In every state, there is a quirky, off-center and unconventional city, where many of the nonconformists reside. Florida’s off-the-wall area might be Key West. San Francisco could be to California what Eugene is to Oregon – a mixed bag of people and attitudes. Colorado? Some might say Boulder fits the state’s oddball niche; others might argue a couple of the mountain towns, such as Durango or Aspen, top the one-of-a-kind-city list. However, one city due west of the traditionally conventional Colorado Springs area may come out ahead as Colorado’s most eccentric, at least in terms of the business of outdoors.
Regardless of the cross-city competition for kinky, Manitou Springs has to be No. 1 in the state and nation for the most frequently held bizarre outdoor events. Where else would one find a coffin race, a Homer Duck Day or a fruitcake toss? (Actually, the originator of the fruitcake toss moved back to Minnesota, where he also is initiating the post-holiday event, but Manitou was first.)
Leslie Lewis, the executive director of the Manitou Springs Chamber of Commerce, said no other state in the union claims an Emma Crawford Memorial Coffin Race.
The annual October four-member-team coffin races draw people from six to eight hours away, from Kansas to Texas, Lewis said. Other visitors, who “stumble on the race by accident,” return every year, she said.
May visitors just might return next year to experience a second annual Homer Duck Day. Manitou’s Cliff House, a fine dining restaurant, sponsored the first Homer Duck Day a few weeks ago. Homer became famous in town when the duck’s neighbors took her owner to court because of Homer’s daytime quacking. Homer won, and, although she is now in duck heaven where there must be endless ponds and plentiful bugs, her legacy lives on through a day set aside for rubber duck races, a blueberry pancake eating contest and a Homer the duck walking and talking contest.
Manitou people always come up with a reason to party, whether the object of celebration is a duck or a fruitcake.
Manitou’s irreverence for a holiday tradition is observed through the annual January fruitcake toss, an event that usually garners national media attention.
Some would call Manitou’s long-standing Pikes Peak Marathon a run specifically for fruitcakes, considering the grueling terrain and demanding stretch to the top. However, every August, lanky, well-muscled and distinguished local and national runners line the streets of Manitou early in the morning to compete at one of the most challenging marathon races in the world.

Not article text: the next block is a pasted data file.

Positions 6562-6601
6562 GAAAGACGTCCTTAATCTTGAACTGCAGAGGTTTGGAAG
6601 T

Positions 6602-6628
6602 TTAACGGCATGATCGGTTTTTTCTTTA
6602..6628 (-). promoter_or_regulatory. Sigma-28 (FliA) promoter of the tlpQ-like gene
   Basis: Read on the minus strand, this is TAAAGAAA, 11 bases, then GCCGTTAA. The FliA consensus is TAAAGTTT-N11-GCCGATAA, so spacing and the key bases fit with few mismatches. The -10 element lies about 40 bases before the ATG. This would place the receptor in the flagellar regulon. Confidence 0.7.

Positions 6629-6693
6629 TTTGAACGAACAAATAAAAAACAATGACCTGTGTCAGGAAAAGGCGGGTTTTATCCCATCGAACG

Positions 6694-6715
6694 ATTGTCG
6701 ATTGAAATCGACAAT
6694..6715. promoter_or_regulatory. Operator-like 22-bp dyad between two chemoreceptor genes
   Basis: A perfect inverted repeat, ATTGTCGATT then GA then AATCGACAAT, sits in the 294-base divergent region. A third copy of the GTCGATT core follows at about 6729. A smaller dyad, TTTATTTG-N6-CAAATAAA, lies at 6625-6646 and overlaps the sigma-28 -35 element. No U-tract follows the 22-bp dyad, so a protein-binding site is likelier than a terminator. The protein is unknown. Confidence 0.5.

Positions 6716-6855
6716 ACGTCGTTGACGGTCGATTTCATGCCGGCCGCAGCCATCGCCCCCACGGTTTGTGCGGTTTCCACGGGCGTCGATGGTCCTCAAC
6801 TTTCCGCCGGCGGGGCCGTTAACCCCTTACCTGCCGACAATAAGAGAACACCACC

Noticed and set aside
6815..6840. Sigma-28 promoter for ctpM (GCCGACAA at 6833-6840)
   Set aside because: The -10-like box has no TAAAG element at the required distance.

Regardless of the party’s theme, from duck races to sporting events to a wine tasting, Manitou counts on Colorado’s 360-plus days of sunshine, since all of the events take place outdoors. The most recent outdoor event was the Manitou Springs chamber-sponsored second annual Colorado Wine Festival, featuring 20 of the state’s wineries and entertainment and food booths. Wine lovers sipped the best of Colorado’s vines in Manitou’s Soda Springs Park. Kicking off the event on Friday night was a chamber-hosted Cog Railway ride to the top of Pikes Peak, where travelers saluted Colorado’s cider industry. Lewis is determined to find a way to host the highest-altitude wine tasting at the top of Pikes Peak, but the liability issues are hindering her progress.
Rounding out June’s activities during the last weekend is the Clay Fest, sponsored by local potters. In July, an annual old-fashioned homemade ice cream social, including a pie-baking contest, is a popular event at Soda Springs Park. That same venue is home to a July Buffalo Barbecue and summer-long concerts.
Hordes of visitors flock to Manitou in August during Labor Day weekend for the three-day Commonwheel Arts Festival. During the weekend prior to the arts festival, Bud Ford, owner of the Dulcimer Shop in Manitou, hosts a Mountain Music Festival. Ford also sponsors other events throughout the year, including a celebration of the arts and music, which is simultaneous with Old Colorado City’s Territory Days, and a bi-annual holistic arts and metaphysical fair.
If that’s not enough, the owner of Blue Skies Inn, a Manitou bed and breakfast, sponsored another first in May when she hosted a Bubbles over Colorado Festival, which hallmarked nationally known soap bubble blowers.